Stone workshop suggests hominids in Central Vietnam 800,000 years ago

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Stone tools from Gia Lai. Source: Viet Nam Net 20160707

Stone tools estimated to be around 700,000-800,000 years old in Central Vietnam suggest the presence of hominids during the Paleolithic.

Stone tools from Gia Lai. Source: Viet Nam Net 20160707

Stone tools from Gia Lai. Source: Viet Nam Net 20160707

Discovery about ancient workshop stirs archeological community
Vietnam Net, 07 July 2016

The team of archaeologists from the Novosibirsk Institute of Archaeology & Ethnology belonging to the Russian Federal Science Academy and the Institute of Archaeology and Vietnam Academy of Social Sciences made the discovery about the existence of a production workshop of Vietnamese primitive men.

Dr Nguyen Gia Doi, Deputy Director of the Institute of Archaeology, said the exact name of the relic site is an early paleolithic relic with fossil tektite samples believed to be aged 770,000-800,000 years and stone artifacts such as hand axes.

This means that the upper course of the Ba River in An Khe was the place for people 700,000 years ago. This s the oldest appearance of humans and civilization ever recorded in Vietnamese territory.

Full story here.

New prehistoric sites discovered in central Java

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15 prehistoric sites from the Neolithic to Paleolithic have been discovered in the regency of Purbalingga. They were found when geologists were investigating the flow of some of the major rivers in the region, and they require further investigation.

15 new pre-historic sites found in C. Java

Jakarta Post, 08 July 2009
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Amateur archaeologist illuminates past

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15 Apr 2007 (Viet Nam News) – It’s quite interesting to hear about ‘amateur archaeologists’ nowadays, particularly from this part of the world. This man collected some 7,500 stone artefacts over a span of 17 years. I find it quite interesting that the archaeology authorities commend him for his collection efforts rather than the loss of valuable context. Still, the alternative may be worse if the artefacts become ground to make drugs for folk use.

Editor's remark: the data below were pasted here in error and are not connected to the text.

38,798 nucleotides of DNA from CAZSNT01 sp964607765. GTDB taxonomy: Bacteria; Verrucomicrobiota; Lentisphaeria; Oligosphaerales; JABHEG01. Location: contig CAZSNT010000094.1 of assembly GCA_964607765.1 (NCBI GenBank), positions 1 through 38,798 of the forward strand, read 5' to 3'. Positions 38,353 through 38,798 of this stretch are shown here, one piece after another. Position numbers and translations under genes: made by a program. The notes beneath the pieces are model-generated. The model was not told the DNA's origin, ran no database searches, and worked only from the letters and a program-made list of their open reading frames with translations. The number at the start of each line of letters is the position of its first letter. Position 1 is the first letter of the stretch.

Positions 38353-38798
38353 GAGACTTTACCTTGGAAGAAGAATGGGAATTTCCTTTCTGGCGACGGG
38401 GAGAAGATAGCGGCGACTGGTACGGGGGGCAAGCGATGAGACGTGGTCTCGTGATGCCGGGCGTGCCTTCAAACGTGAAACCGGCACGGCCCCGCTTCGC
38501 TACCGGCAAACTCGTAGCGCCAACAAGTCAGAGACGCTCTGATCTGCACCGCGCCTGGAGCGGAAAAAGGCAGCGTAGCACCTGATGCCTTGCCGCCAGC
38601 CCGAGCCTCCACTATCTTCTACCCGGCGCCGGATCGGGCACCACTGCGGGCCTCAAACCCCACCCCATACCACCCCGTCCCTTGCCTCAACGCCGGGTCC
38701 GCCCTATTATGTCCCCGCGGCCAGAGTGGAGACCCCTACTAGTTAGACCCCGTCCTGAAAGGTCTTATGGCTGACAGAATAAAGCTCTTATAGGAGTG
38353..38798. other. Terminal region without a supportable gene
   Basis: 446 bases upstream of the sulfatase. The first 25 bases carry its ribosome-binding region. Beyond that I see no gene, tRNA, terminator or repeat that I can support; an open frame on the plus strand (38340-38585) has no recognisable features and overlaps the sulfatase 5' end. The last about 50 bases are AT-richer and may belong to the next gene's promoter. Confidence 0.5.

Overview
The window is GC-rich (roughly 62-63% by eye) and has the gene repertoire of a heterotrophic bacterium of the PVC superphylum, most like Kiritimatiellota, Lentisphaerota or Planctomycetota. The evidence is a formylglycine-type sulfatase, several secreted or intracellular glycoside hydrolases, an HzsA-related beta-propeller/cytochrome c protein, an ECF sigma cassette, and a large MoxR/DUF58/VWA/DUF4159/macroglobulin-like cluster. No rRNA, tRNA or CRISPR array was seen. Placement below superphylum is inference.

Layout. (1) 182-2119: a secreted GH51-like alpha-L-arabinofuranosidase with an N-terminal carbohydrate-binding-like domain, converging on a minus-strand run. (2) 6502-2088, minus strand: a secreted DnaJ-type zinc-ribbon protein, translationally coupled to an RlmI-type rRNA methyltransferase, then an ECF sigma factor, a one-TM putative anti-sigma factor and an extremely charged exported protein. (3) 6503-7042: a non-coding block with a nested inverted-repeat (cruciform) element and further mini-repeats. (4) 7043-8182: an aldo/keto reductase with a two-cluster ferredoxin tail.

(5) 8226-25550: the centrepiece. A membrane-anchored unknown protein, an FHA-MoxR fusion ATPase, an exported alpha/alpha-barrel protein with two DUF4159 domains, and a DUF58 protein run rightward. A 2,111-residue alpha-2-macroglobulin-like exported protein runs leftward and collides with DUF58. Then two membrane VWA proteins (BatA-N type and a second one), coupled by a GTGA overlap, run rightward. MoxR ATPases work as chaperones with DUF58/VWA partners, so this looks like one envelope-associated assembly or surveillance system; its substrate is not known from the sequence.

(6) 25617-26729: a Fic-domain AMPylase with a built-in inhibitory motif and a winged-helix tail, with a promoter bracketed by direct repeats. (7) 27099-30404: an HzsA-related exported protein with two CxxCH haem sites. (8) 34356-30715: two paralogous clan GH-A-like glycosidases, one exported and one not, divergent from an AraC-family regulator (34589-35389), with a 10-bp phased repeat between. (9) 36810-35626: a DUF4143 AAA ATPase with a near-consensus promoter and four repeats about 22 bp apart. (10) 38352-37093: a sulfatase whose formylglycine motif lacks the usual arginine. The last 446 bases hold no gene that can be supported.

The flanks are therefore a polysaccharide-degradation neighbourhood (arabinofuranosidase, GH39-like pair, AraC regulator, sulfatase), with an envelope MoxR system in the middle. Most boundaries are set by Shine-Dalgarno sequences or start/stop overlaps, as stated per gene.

Amateur archaeologist illuminates past

It was almost 17 years ago when Van Dinh Thanh, while panning for gold on the banks of the Po Co River in Sa Thay Commune, reached down and picked up what he thought was a golden nugget. On closer inspection he discovered that the object was a worked piece of stone. Later he was to learn that it was a prehistoric stone hammer. The discovery fired his passion for ancient artefacts and was the start of the young gold prospector’s new life as an amateur archaeologist.

Thanh’s collection now numbers 7,000 artefacts and is the largest in the province. The artefacts date from the 500 BC to 5500 BC and include stone axes, drills, hoes, jewellery and Bon Rang Trau, an agricultural tool shaped like a buffalo’s teeth. The collection is divided into three categories: the Neolithic era (New Stone Age), Mesolithic era (Middle Stone Age) and Palaeolithic era (Old Stone Age). Experts say his collection is invaluable to understanding the anthropology of the region.

“I highly appreciate what Thanh has done,” says Professor Nguyen Khac Su from the Viet Nam Institute of Archaeology, who was a member of the group that visited Thanh’s house in 1991. “The standard of education among those living in the gold fields of Lung Leng is very low. They assume that these tools are ‘hammers of god’ and often grind them down to make drugs for their children. Other people throw them away because they are scared of the prehistoric remains.”


Related Books:
The Bronze Age of Southeast Asia (Cambridge World Archaeology) by C. Higham
Stone adzes of Southeast Asia;: An illustrated typology (Canterbury Museum bulletin) by R. Duff

Lung Leng: window to prehistoric time

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3 September 2006 (Viet Nam Net Bridge) – A larger feature on the Lung Leng archaeological site in the central highlands of Vietnam, with a larger range of photographs of the artefacts found there.

Viet Nam Net Bridge, 3 September 2006

Lung Leng: window to prehistoric time

Located on the left bank of the Po Co River, in Sa Binh Commune, Sa Thay District, Kon Tum Province, Lung Leng used to be a small gold mine. It was excavated in 1999 and 2001 on an area of 11,500 square meters and is one of Vietnam’s biggest-ever archaeological excavations.

In the second excavation archeologists found 20 relics with 14,552 stone objects, 224 pottery objects and 37 metal objects. 500 objects were sorted out into various collections of pottery, ornaments, Gong (cong chieng), alcohol jars, and ethnic costumes to be displayed in the HCM City Historical Museum. Many tools showing the indications of the Son Vi culture from the Paleolithic age were found in the Central Highlands for the first time.